Wayne McGregor is one of our more prolific choreographers. His company, Random, now resident at Sadler’s Wells, has become one of the UK’s most successful groups, and he’s also been making works for other companies, including the Royal Ballet (Symbiont(s), 2000), Rambert (Presentient, 2002) and English National Ballet (2 Human, 2003). This year, for the first time, he has invited other choreographers to work with Random, both to stretch and enliven the experience of his own dancers and to vary the style of the company repertory.
One of the first outside companies for which McGregor choreographed was Shobana Jeyasingh’s (with Intertense, 1998), so it is appropriate that she was one of the two choreographers invited to work on his Polar Sequences programme. Jeyasingh’s work and career has in fact overlapped with McGregor’s on various counts: they shared the same office at The Place for some years, they’ve both regularly used costume designer Ursula Bombshell and lighting designer Lucy Carter (as in this show), and not least, they both share an interest in the formal qualities of movement and in ideas about technology, albeit from different perspectives.
an angularity and articulation in which we can almost see the skeletal anatomy of the dancer
So it is no surprise that Jeyasingh’s contribution to Polar Sequences sits very comfortably on the company. The opening solo, for example, shows an angularity and articulation in which we can almost see the skeletal anatomy of the dancer in the clear shifts of weight, the jutting displacement of hips and shoulders, the rotations and torsions of the limbs. The performer is certainly a Random dancer and the choreography certainly Jeyasingh’s, but the seams are all but invisible, the Jeyasingh touch being most apparent in the greater attention to the hands and fingers, and in a certain grounded quality of movement.
The ambience is polar, almost frigid. Andy Cowton’s electronic score makes use of ‘white’ noise, that later fractures and splinters like shards of glass. The six dancers are costumed in sleek trunks and ruffled steel-blue tunics, and Lucy Carter washes the stage with cold blue light, or pierces it with shafts of luminous green. The dancers traverse the stage in solos or massed groups, dotted with little boxing or jogging movements and spliced with tense partnering, tugs and leans. And it is in the partnerwork that Jeyasingh seems to have gained the most from the Random dancers, in the tilting, off-centre duos and trios, in the shifting lifts and balances that make you realise how self-sufficient her own dancers can sometimes seem. Jeyasingh’s compositional intelligence is readily visible, yet – unusually – it was hard to discern a clear underlying idea or purpose to the work, which in the end seemed more like a choreographic study than a finished piece.
a simple central idea: how to make a stir-fry, as demonstrated by a chef who sets up table at the back of the stage
The next piece, by Portuguese choreographer Rui Horta, was a far more theatrical work than Random is accustomed to. It is based on a simple central idea: how to make a stir-fry, as demonstrated by a chef who sets up table at the back of the stage. The sequence goes: wash, chop, fry, eat. A lone woman drifts and tumbles around the stage, then a second cuts in for the slicing section, as a third tapes a circular area on the floor to define the edges of their virtual wok, before throwing herself into the fr(a)y. These ‘ingredients’ sizzle together in a sliced and diced mixture of movement that brings out the flavours of some interpersonal dynamics. But subtly, not strongly. When the food’s ready, the dancers line up to receive ther bowlfuls, which gives the chef his chance to twitch and jerk in a tantrum of temperamental anxiety (the creator’s prerogative). It is a lightweight piece, but its legibility and gentle comedy are disarming.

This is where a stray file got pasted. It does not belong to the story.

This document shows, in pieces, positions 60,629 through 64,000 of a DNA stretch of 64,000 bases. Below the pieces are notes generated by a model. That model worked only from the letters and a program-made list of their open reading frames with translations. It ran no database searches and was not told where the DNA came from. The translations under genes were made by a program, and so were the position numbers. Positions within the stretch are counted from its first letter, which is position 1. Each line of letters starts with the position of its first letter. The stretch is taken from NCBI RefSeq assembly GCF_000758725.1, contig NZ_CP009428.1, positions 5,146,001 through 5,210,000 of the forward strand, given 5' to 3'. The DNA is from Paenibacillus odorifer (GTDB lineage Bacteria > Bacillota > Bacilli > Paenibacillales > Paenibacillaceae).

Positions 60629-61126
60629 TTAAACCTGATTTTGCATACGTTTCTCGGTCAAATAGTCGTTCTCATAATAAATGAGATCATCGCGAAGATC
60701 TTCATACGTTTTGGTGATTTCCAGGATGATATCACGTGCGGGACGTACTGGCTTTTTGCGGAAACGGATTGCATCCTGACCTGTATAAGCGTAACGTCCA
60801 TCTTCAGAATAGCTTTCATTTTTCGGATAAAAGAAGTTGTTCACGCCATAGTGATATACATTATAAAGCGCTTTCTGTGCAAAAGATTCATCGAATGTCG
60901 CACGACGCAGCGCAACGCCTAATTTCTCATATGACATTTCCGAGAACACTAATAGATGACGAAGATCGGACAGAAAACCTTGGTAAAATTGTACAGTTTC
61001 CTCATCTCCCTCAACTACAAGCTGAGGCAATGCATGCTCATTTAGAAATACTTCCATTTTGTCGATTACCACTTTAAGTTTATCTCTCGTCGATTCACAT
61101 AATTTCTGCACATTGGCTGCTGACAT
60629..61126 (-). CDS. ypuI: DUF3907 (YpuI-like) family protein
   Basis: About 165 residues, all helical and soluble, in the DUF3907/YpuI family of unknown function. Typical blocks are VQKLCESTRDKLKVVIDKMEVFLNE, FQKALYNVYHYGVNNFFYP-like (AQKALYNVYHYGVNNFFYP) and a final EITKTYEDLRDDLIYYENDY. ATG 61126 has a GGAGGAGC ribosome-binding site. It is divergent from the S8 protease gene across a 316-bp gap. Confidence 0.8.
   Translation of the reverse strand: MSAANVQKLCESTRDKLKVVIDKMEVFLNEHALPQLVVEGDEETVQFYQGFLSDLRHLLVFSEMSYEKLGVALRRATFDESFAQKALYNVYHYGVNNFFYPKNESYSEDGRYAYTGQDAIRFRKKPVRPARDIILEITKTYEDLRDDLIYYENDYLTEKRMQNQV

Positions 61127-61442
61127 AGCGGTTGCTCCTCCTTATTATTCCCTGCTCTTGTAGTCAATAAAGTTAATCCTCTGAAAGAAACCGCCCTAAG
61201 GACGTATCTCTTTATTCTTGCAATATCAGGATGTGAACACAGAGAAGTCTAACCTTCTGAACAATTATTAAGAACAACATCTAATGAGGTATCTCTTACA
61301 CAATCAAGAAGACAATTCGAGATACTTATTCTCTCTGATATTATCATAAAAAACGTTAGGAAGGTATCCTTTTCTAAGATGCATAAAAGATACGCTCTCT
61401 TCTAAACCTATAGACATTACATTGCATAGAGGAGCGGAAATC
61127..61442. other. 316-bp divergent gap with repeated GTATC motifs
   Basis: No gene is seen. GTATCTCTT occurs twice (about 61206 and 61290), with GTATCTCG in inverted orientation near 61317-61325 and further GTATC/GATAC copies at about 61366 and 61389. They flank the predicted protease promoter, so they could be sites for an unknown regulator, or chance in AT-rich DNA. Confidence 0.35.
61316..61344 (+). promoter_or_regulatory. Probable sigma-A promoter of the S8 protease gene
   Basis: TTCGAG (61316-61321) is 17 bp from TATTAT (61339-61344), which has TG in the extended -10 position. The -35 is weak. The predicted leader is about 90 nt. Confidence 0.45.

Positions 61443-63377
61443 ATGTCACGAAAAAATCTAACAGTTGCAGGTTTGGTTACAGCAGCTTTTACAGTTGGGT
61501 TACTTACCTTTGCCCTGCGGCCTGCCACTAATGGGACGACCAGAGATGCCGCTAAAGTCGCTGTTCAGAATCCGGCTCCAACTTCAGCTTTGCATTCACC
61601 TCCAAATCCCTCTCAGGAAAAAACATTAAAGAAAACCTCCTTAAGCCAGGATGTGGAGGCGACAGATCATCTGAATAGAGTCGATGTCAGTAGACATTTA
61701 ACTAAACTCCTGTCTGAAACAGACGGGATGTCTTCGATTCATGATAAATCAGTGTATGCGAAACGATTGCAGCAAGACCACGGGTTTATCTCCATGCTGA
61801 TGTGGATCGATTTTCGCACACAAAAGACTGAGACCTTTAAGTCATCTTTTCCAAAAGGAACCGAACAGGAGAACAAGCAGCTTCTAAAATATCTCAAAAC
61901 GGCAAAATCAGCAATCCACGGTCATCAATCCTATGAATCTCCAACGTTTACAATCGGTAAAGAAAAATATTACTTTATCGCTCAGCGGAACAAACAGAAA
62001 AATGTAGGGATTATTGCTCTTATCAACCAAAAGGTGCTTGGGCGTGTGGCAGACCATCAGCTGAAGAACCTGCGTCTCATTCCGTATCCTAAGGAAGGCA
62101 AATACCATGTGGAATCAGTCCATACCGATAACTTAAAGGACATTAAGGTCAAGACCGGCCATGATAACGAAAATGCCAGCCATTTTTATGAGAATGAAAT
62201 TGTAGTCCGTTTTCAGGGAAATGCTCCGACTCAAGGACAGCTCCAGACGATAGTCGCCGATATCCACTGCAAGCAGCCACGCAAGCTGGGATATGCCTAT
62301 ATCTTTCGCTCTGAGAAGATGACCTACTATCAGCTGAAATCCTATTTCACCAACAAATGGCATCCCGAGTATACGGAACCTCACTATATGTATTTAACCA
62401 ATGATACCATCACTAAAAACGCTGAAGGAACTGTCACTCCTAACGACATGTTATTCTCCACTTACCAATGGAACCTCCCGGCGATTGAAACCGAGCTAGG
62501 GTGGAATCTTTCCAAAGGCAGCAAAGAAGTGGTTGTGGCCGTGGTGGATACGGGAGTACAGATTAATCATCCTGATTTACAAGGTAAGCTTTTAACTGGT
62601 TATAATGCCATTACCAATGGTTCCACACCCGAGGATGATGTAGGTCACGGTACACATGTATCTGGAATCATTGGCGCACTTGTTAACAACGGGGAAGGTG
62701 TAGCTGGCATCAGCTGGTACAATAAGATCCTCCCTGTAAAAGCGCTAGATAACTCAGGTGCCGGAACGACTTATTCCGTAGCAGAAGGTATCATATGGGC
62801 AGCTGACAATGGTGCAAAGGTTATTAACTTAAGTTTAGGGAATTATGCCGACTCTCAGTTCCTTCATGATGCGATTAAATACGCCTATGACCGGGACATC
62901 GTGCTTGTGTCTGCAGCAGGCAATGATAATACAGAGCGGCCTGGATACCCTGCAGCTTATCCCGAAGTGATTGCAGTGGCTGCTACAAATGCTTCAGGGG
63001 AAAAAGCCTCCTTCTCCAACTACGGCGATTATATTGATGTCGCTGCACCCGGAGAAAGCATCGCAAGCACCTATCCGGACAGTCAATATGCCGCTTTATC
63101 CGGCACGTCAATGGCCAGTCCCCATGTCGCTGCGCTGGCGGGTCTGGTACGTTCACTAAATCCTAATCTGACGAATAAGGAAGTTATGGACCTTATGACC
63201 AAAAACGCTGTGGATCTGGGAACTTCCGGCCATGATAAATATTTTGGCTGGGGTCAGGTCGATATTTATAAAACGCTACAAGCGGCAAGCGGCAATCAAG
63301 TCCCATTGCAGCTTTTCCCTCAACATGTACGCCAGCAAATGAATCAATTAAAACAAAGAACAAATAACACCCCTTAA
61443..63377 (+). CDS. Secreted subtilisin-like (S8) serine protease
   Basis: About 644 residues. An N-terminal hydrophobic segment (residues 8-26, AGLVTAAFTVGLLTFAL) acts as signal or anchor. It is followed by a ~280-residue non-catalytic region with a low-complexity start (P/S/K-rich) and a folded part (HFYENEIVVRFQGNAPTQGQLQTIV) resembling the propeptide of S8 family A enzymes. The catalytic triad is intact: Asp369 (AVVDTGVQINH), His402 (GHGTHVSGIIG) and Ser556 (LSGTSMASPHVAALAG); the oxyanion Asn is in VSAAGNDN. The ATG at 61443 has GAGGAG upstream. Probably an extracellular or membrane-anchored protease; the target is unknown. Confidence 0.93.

If these violent extremes certainly pack a punch, they leave little room for reflection
Poles apart again was McGregor’s own finale, for the full company of 10 dancers, with stark contrasts between its several sections. The wings are open, and the stage is set with a skewed square on the floor, lit again by Lucy Carter. It opens in antique, melancholy mode, the company paired into couples who reflect and refract each other’s bird-like moves – wilting swan arms, twitching necks – like ripples from the tides of longing that wash from Purcell’s score. Abruptly the mood shifts to harsh white light and blaring electronic noise, the dancers stabbing the air with high kicks, bionically rolling their limbs on the axes of their joints. The sound turns into a pure monotone as we’re plunged into darkness, except for strips of fluorescent light marking the stage edges – a thin blue line policing the borders of the floor, traversed by a lone, fugitive man. This gives way again to an explosion of thumpingly heavy rock (by Marilyn Manson) that sends the dancers into a controlled frenzy of sleek technique, all slashing limbs and pugilistic partnerwork. A sudden stillness provides a welcome rest, as much for the audience as for the dancers, who lie down in serried ranks, like pod people in an incubator. But the screaming score soon reanimates them back to their alien, super-human state. If these violent extremes certainly pack a visceral punch, they leave little room for reflection; and the combined effect of thrashingly nihilistic musical energy with the robotically drilled discipline of the dancers is disturbing, almost fascistic.